Reverse sweep Strokes are easy to learn. Just keep in mind to put safety first every time you try a particular technique and do it the right way. Know the basic maneuvers properly so you will have a good foundation for other skills that you will learn as you gain experience.
Reverse Sweep Stroke
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The Reverse Sweep Stroke is another important and powerful turning technique to learn. Do this for a quick turn, or if you want to head back to the other direction. This technique is used to turn a stationary Kayak. Unlike the Forward Sweep Stroke, it should not be done when moving forward, as this will only stop the boat. Learn how to turn using the Reverse Sweep Stroke in this section:
Time needed: 1 hour and 20 minutes.
Here is the Step By Step Guide to Reverse Sweep Stroke
- Look At The Direction
Look at the direction where you want to go. Rotate your torso and place the Kayaking Paddle blade in the water as close to the stern as you comfortably can. Use the back side of the blade, with the front side towards the boat.
- Sweep the blade out in the widest arc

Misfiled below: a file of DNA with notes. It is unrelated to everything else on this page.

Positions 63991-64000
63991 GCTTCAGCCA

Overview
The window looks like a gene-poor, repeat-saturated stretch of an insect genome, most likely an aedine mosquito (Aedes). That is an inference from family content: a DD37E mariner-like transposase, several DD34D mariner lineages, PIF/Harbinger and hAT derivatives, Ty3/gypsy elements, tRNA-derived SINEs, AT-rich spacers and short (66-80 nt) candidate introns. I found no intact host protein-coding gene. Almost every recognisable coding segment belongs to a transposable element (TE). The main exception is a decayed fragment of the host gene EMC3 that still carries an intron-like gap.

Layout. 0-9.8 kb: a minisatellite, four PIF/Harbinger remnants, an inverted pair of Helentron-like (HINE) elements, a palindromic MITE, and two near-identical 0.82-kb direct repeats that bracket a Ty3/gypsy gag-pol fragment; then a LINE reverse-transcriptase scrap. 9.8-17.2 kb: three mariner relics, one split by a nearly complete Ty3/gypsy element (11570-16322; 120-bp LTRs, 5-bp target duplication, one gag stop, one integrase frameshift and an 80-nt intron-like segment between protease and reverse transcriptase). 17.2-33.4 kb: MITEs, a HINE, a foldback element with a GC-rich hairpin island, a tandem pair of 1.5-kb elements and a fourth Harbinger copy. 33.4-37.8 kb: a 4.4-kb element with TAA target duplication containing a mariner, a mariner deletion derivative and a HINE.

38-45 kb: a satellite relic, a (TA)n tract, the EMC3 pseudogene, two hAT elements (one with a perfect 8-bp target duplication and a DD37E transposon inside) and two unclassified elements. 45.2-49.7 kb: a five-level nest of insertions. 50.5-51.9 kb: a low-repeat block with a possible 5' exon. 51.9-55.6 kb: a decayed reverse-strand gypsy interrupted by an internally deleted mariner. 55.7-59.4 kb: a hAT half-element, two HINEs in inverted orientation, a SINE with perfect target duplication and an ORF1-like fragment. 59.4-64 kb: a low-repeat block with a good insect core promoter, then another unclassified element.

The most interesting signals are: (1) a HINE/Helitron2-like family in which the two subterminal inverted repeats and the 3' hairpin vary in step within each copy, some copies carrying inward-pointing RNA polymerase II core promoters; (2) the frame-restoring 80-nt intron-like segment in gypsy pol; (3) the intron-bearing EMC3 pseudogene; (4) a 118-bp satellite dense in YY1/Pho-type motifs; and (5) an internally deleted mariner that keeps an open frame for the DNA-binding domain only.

With your lower arm straight and your other arm not higher than shoulder level, sweep the blade out in the widest arc that you can make. Make sure that the blade is completely submerged as you swing the blade away from the stern.
- Lean Forward
Lean forward as you complete the arc. This will enable you to reach as far forward as possible.
- Take it Out of The Water
When the blade is near the front end of the boat, take it out of the water. Do not let it catch your boat, otherwise, it may capsize.
Practice this technique in order to make smooth, powerful turns. If you combine the Reverse Sweep Stroke with the Forward Sweep Stroke, you will be able to turn around successfully.
Arthur G. Moore is a veteran paddler. He has over 10 years of whitewater kayaking experience in his kitty. When he was young, he used to love kayaking in rapid III and rapid IV but as time went on, he decided to concentrate mainly on covering long distances on a standard touring kayak. He is currently working as a senior editor for Kayak Manual.